Horseshoe crabs are known as “living fossils” for they have been alive for 450 million years. These crabs predate the dinosaurs by more than 200 million years and have survived various ice ages, the breaking up of Pangea, asteroids, and periods of great extinction. These crabs are not true crabs (crustaceans) but are more closely related to spiders and scorpions. The pharmaceutical industry heavily relies on these crabs to ensure that their products are safe to use. Horseshoe crab’s milky blue (due to the presence of copper) blood is extremely sensitive to bacterial toxins (Endotoxins) present in any medicine, vaccine, injectable drug, or any medical device that enters the human body. The animal’s blood contains Limulus Amebocyte Lysate (LAL) which can detect bacterial contaminants such as endotoxins and clot around them, thus preventing the spread of the infection. If even a tiny amount of endotoxins enters the human body, the results can be deadly. The process of capturing the blood from the crabs is difficult and time-consuming, and as a result, a gallon of this blood retails for $60,000.
This test, often called the LAL test works well and is much more efficient at detecting endotoxins than the method that was previously used. Before, pharmaceutical companies detected whether endotoxins were present in their medical devices by inserting them into rabbits and monitoring their temperatures. The first step of blood extraction from the crabs is to round up the crabs from the ocean floor and the beaches. The crabs are then taken to a site where about a third of their blood is removed (depends on various factors such as gender and maturity) and then the crabs are then returned to the ocean far from where they were collected, in order to prevent them from becoming re-bled. This crude process yields an estimated mortality rate of 30%. In addition, bleeding the crabs and returning them back to the ocean reduces that chance that they can mate, since crabs that were bled are slower and more lethargic. The crabs that survived are returned to the water, but no one is sure about if they recover or not.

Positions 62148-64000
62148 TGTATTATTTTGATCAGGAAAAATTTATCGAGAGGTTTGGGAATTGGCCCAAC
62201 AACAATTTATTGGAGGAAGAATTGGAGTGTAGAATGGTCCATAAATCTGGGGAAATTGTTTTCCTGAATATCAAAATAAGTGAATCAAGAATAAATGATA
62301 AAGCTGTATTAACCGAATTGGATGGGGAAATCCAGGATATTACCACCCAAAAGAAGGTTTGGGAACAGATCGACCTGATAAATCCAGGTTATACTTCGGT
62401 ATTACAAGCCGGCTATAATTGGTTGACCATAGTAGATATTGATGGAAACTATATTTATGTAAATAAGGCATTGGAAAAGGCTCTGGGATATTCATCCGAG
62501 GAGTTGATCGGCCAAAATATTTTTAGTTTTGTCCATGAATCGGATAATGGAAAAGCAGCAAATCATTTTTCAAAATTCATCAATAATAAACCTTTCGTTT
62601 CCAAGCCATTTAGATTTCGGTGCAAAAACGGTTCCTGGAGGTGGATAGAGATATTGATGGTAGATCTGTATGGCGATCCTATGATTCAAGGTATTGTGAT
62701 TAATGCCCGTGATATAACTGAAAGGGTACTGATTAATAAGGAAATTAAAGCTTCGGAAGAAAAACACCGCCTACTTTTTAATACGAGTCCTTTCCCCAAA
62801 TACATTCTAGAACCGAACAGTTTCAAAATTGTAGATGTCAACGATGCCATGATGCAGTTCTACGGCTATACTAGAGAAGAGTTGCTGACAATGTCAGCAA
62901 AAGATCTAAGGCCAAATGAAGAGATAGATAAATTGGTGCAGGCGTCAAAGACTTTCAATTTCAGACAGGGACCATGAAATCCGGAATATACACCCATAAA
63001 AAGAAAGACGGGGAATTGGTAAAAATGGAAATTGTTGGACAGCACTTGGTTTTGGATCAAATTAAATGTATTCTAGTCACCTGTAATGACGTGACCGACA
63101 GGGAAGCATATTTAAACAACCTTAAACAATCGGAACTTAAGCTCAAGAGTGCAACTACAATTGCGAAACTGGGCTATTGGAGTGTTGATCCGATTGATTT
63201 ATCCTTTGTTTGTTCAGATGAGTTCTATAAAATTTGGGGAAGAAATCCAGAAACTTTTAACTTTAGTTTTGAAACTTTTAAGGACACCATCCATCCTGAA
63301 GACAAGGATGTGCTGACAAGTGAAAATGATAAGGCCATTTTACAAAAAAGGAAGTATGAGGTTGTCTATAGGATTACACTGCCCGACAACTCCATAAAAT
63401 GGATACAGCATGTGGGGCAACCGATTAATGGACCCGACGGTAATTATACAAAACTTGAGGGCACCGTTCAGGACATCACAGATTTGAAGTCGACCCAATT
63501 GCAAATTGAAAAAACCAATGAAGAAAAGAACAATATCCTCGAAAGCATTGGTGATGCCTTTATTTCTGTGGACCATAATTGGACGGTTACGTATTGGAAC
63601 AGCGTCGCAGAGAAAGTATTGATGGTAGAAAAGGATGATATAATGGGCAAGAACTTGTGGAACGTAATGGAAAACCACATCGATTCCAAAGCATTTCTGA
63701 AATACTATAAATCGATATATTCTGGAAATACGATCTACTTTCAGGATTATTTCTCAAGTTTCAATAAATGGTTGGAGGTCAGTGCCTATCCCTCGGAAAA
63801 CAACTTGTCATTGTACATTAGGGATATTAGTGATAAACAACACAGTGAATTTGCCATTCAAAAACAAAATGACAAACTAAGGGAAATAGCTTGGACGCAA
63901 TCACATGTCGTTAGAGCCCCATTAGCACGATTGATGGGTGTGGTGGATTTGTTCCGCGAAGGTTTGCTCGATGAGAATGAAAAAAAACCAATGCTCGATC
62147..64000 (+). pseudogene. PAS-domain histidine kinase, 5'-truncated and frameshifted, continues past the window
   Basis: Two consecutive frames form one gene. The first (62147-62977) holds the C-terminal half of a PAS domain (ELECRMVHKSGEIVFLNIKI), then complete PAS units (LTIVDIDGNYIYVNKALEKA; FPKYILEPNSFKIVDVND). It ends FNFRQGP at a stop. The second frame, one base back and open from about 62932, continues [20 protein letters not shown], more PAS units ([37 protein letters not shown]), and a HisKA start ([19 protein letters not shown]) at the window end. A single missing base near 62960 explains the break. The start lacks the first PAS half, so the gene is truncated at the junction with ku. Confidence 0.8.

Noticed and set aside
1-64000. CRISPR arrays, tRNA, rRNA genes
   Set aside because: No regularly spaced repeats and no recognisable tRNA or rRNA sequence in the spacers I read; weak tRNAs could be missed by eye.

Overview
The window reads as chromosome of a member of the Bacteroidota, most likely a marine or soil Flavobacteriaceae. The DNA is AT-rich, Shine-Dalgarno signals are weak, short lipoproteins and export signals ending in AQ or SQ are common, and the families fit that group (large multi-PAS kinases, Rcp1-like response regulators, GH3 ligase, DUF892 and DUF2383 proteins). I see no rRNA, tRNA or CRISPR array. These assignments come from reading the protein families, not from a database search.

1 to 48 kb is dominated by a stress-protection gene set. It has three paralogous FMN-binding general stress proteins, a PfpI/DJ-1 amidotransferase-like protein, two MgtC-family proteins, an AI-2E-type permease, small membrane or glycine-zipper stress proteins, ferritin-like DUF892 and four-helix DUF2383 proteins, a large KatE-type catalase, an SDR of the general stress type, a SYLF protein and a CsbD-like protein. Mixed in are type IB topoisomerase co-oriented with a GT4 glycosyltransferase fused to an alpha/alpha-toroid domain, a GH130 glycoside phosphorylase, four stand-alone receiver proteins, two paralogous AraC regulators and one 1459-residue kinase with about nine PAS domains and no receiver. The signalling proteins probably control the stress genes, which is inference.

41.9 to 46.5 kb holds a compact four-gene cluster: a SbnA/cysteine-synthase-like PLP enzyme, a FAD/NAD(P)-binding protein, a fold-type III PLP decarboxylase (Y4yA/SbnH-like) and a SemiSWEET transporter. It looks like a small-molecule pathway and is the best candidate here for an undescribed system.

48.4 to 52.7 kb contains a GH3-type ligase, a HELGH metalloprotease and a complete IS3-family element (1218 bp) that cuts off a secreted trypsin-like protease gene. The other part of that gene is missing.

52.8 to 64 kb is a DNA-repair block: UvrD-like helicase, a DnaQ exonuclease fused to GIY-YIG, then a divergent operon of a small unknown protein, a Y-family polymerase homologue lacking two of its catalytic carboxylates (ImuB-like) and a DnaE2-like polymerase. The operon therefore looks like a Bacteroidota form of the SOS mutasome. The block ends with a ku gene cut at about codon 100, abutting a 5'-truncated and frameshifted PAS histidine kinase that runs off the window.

Unfortunately, the crab population is declining due to a coalition of factors including horseshoe crabs’ popularity as eel and whelk bait, a changing marine ecosystem, and the process of becoming bled. In 1990, an estimated 1.24 million crabs spawned in the bay, while in 2002, that number dropped to 333,500. The number in 2019 is around 335,211. A decreasing number of horseshoe crab eggs harms the ecosystem around, especially on the animals who rely on the eggs. Animals such as striped bass, flounder, diamondback terrapins, red knots, and ruddy turnstones are animals that are decreasing due to a lack of food such as horseshoe eggs.
Thankfully a synthetic alternative does exist, called recombinant factor C (rFC) and some European companies have begun using it, but the American Pharmacopeia, which sets the standards for drugs in the U.S., does not believe the rFC is equal with horseshoe crab blood, claiming that its safety is still unproven.
Fortunately, some of the pharmaceutical companies that bleed the crabs are attempting to restore parts of the horseshoe population. One of these companies, named Cape Cod, reintroduced 100,000 juvenile crabs back into the ocean. Unfortunately, until rFC is approved or another synthetic alternative is found, the crabs will keep getting bled in these unhealthy conditions.